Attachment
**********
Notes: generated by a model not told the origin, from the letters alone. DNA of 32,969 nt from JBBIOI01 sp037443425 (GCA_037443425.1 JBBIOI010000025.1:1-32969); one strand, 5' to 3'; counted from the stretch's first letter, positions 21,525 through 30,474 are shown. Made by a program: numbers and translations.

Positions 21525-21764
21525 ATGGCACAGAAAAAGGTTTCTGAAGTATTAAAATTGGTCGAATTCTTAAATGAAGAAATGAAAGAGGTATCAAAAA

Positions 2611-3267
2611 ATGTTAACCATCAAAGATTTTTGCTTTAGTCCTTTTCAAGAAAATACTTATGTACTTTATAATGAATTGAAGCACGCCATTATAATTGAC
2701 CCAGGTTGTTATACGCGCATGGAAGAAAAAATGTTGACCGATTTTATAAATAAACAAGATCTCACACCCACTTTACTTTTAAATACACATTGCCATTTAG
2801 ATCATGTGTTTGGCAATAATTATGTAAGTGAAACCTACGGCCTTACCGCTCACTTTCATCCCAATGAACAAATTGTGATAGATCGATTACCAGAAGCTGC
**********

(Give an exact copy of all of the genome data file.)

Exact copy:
Notes: generated by a model not told the origin, from the letters alone. DNA of 32,969 nt from JBBIOI01 sp037443425 (GCA_037443425.1 JBBIOI010000025.1:1-32969); one strand, 5' to 3'; counted from the stretch's first letter, positions 21,525 through 30,474 are shown. Made by a program: numbers and translations.

Positions 21525-21764
21525 ATGGCACAGAAAAAGGTTTCTGAAGTATTAAAATTGGTCGAATTCTTAAATGAAGAAATGAAAGAGGTATCAAAAA

Positions 2611-3267
2611 ATGTTAACCATCAAAGATTTTTGCTTTAGTCCTTTTCAAGAAAATACTTATGTACTTTATAATGAATTGAAGCACGCCATTATAATTGAC
2701 CCAGGTTGTTATACGCGCATGGAAGAAAAAATGTTGACCGATTTTATAAATAAACAAGATCTCACACCCACTTTACTTTTAAATACACATTGCCATTTAG
2801 ATCATGTGTTTGGCAATAATTATGTAAGTGAAACCTACGGCCTTACCGCTCACTTTCATCCCAATGAACAAATTGTGATAGATCGATTACCAGAAGCTGC